Sometimes customers would point to a cake you have done and say they would like to have the same thing. I was deciding either to name this post "How to Copy a Cake Design" or "Similar, but not the Same". I chose the former because what is the point of writing a blog post if one is afraid of giving one's point of view? And so, may this post reach as many as possible who is searching for "copying rules" in the cake industry. To each their own, but I would like to base my views on Kara Buntin's research and post.
To ensure each couple has their own personalised design, things that can be changed include colour, number of tiers, height of tiers, techniques, flower types...etc. Below are examples of cakes given a little twist.
The first example.
A champagne and white colour theme with calla lilies and sweetpeas, pleats and a little lace effect.
shades of turquoise, tiers of different heights and a different type of lace effect.
The second example.
Ruffles, stones and a monogram.
a change of colour for the second tier, and brush embroidery to replace stones.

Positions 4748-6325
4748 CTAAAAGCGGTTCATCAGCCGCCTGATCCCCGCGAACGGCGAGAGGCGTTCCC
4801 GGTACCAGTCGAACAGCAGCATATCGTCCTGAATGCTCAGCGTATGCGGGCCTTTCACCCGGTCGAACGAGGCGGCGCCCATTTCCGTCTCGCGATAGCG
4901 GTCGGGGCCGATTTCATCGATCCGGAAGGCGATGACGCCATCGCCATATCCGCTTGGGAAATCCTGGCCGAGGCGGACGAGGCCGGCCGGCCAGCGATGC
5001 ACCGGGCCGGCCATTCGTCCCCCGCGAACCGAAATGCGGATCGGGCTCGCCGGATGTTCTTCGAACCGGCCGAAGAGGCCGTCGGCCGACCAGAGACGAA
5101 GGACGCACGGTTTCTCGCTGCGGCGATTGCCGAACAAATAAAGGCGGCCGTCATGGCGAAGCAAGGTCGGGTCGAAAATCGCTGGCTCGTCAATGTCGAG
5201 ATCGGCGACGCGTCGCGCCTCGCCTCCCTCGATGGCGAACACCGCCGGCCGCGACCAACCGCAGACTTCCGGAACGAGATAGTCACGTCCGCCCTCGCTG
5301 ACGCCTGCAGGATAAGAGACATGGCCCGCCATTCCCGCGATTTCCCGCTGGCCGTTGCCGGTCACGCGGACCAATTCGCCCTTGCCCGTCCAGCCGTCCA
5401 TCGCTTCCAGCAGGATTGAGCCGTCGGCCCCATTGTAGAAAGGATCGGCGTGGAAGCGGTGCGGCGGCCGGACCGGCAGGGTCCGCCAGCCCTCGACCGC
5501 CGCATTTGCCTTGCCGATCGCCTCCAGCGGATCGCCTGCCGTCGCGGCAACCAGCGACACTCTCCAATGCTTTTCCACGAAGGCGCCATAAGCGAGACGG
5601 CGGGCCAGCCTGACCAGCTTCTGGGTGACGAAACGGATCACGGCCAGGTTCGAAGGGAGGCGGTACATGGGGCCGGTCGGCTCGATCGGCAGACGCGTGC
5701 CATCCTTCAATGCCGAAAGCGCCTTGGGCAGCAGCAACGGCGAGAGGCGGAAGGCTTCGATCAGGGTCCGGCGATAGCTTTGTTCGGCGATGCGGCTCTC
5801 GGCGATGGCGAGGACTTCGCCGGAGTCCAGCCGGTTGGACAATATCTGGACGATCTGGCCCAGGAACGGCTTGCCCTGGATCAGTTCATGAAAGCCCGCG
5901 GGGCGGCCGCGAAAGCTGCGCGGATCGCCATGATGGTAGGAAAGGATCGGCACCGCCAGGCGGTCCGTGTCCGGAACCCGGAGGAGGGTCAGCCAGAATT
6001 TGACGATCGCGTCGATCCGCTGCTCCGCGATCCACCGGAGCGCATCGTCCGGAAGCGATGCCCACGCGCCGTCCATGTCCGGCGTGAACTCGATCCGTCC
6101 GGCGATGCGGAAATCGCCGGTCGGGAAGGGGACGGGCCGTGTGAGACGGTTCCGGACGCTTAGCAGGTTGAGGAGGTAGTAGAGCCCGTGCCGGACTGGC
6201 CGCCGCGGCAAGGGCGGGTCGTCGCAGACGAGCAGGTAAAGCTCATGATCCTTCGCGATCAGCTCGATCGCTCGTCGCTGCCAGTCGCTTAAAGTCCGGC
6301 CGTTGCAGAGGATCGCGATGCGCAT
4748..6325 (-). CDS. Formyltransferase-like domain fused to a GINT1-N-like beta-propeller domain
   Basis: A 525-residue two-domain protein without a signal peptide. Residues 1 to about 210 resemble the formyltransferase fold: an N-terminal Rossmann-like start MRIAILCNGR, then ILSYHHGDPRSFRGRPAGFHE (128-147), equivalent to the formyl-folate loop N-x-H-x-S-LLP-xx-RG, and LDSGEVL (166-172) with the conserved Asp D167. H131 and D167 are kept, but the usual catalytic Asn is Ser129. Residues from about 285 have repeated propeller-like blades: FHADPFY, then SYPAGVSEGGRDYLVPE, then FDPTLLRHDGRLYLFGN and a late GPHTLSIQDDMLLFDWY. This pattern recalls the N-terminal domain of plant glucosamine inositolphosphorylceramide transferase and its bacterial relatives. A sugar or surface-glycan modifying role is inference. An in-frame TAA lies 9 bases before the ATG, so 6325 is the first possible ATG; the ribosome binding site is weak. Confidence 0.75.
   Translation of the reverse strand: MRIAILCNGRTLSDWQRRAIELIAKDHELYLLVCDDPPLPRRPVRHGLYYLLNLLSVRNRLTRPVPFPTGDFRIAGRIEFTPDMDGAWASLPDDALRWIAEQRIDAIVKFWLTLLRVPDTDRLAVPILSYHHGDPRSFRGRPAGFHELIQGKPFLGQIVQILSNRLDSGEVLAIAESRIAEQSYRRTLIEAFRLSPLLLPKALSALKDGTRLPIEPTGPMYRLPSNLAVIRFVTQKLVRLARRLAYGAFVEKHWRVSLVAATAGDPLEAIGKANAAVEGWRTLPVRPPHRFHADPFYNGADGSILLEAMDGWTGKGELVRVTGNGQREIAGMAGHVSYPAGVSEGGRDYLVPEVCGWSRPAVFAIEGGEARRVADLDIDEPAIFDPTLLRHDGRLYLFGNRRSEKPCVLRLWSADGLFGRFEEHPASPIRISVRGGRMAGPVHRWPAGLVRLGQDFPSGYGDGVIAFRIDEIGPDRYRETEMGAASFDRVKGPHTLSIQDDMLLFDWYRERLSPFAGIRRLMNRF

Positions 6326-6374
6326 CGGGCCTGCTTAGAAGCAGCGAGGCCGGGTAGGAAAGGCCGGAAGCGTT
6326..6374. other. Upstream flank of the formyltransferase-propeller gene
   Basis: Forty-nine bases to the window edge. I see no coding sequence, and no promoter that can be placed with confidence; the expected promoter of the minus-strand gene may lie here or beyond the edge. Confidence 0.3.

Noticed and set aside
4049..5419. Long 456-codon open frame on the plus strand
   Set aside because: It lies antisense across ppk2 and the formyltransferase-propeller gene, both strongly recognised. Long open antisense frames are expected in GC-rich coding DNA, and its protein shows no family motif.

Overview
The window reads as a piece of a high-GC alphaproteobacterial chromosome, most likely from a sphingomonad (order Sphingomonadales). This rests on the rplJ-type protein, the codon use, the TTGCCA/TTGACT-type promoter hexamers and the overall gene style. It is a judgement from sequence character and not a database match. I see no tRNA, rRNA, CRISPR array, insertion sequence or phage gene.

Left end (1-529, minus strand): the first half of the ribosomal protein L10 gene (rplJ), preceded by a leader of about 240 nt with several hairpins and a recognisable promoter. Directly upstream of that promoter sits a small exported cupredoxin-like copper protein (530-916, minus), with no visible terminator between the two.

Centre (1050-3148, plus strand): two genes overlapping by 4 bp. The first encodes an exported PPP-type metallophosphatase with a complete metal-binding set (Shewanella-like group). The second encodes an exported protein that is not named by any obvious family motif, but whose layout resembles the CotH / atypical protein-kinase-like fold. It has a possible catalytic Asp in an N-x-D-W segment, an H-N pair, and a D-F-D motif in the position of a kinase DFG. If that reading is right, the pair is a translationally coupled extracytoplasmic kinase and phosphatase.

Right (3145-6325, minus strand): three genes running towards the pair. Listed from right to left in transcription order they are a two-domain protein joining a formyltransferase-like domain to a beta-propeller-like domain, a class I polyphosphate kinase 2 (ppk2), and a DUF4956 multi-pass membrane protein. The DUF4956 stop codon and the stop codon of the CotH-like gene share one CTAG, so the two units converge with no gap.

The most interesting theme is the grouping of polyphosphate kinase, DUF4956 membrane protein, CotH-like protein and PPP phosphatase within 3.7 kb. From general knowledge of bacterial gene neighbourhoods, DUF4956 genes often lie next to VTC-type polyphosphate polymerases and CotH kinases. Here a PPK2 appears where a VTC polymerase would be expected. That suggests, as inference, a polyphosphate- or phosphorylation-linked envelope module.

A third example.
Peach coloured roses with leaves and vines to look like a garden.
a change of colours for the roses.
The petals of each rose has 3 shades of colours,
trying out a technique that does away with dusting, but still provides tone.
When you modify your own design, the overall look remains the same, the details changes. If this were to be explained in percentages, let's say 20% of difference. But off course the percentage of difference you want to achieve is in your hands. When it comes to replicating the design of others, even if you try to stick to the same detailing, the overall look would be different. Unless the design is very simple, or it is a class taught design.
Please excuse the confusion, I sometimes blog as a work journal. To keep track of my thoughts as the number of cakes increases. As Malcolm Gladwell in his book "Outliers" says that it will take 10,000 hours of work to achieve a breakthrough.